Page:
RenewableUK has unveiled a comprehensive guide aimed at providing clarity to investors and policymakers regarding the intricacies of the UK government's Hydrogen Production Business Model. Titled “Demystifying the Hydrogen Business Model for Electrolysis,” the guide not only elucidates the workings of the model but also addresses the challenges it presents and suggests reforms needed to expedite the deployment of major green hydrogen projects in the UK.
The UK government has set an ambitious target of achieving 10GW of low carbon hydrogen production by 2030, with half of this coming from green hydrogen generated through renewable sources. According to RenewableUK, meeting this target has the potential to create over 12,000 jobs and attract £11 billion in private investment.
As part of its strategy, the government has established an interim goal of 2GW of low carbon hydrogen production by 2025, including 1GW of green hydrogen. However, the current operational capacity for green hydrogen in the UK is limited to just about 5MW. To scale up and realize these objectives, the Hydrogen Production Business Model plays a pivotal role in mitigating risks and reducing financing costs.
The guide aims to provide developers and key stakeholders with a comprehensive understanding of the model, which has previously been criticized for its complexity, hindering new entrants' comprehension. At its core, the Hydrogen Production Business Model offers support similar to the Contracts for Difference scheme. Under this model, generators receive a fixed price (strike price) for their electricity over a predetermined period. This fixed pricing mechanism is designed to de-risk renewable projects, making them more attractive to private capital investment.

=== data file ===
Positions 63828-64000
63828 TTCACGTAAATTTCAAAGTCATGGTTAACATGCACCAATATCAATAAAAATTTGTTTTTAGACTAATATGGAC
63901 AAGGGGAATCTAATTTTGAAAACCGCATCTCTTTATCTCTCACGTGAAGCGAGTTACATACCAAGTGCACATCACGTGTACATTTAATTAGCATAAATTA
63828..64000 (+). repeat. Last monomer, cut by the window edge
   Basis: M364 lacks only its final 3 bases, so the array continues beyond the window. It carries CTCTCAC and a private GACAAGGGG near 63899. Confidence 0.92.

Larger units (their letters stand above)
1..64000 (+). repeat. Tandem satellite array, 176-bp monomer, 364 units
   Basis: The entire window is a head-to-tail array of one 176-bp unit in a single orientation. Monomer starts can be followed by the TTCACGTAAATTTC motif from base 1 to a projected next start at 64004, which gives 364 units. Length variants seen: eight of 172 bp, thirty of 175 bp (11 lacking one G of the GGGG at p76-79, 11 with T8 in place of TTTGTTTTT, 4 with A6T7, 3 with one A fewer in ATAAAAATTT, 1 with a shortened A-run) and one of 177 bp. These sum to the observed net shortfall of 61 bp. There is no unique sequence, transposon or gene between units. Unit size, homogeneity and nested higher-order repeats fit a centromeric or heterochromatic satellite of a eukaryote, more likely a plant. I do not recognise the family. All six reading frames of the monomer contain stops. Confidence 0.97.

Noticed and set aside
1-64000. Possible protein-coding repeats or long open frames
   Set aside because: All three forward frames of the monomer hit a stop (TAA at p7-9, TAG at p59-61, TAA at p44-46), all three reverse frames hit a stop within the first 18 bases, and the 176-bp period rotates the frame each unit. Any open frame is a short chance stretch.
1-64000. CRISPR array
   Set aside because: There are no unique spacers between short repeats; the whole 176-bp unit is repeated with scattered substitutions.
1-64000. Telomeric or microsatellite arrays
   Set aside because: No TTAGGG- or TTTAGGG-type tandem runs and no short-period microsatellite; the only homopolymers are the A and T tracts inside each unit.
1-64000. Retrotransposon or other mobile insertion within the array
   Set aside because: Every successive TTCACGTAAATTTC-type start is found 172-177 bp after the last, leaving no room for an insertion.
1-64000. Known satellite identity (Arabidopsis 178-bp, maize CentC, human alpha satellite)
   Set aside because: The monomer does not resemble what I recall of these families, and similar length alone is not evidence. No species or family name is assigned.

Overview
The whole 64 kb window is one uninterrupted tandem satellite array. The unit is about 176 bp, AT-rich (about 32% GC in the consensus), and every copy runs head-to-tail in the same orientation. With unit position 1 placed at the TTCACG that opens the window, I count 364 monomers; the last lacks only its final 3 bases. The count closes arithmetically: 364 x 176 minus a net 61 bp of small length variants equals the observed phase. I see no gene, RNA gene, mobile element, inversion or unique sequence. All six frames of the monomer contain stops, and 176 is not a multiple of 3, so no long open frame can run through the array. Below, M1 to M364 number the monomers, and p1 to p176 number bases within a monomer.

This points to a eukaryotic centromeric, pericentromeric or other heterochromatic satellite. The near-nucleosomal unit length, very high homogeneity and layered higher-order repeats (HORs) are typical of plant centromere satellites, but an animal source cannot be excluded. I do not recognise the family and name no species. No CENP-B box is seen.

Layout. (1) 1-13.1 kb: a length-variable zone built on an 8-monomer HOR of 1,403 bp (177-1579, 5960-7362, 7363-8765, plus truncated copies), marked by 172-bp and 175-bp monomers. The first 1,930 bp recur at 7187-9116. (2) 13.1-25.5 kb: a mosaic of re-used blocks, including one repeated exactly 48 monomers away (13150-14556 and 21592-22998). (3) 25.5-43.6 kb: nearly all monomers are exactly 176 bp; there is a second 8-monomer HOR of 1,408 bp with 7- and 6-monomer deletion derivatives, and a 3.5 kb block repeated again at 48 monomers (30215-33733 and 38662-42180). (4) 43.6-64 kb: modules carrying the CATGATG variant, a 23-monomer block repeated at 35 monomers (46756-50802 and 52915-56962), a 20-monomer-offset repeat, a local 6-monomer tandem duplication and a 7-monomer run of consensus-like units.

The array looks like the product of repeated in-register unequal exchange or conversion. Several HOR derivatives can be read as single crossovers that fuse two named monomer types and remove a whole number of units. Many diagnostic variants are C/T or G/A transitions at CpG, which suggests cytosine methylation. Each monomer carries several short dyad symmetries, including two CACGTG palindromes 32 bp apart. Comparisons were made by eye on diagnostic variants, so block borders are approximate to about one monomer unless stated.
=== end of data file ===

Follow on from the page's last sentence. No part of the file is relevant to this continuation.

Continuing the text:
Beyond revenue stability, the government's model also seeks to create a market for low carbon hydrogen, especially in cases where there are limited buyers and sellers. To date, the Hydrogen Allocation Round 1 (HAR1) has seen 17 projects with a combined capacity of 262MW enter negotiations with the Department for Energy Security and Net Zero. They are set to receive Low Carbon Hydrogen Agreements, with contracts scheduled to be awarded this year. The first HAR1 projects are expected to reach Financial Investment Decision within three months of securing contracts.
The second allocation round (HAR2) is on the horizon, with a goal to secure 750MW of capacity. While support is currently awarded through negotiations between the industry and the government, there is a proposal to transition to a competitive, price-based Contract for Difference (CfD)-style auction system, possibly as early as 2025.
Laurie Heyworth, RenewableUK's senior policy analyst for emerging technologies, emphasized the pivotal role of the 2020s in shaping the UK's green hydrogen economy. She suggested that it is crucial to wait until there are enough operational projects to support a move to competitive CfD-style auctions, citing the wind industry's experience as a relevant example. Heyworth stressed that deployment is the catalyst for initial cost reduction, essential for offering consumers affordable clean power.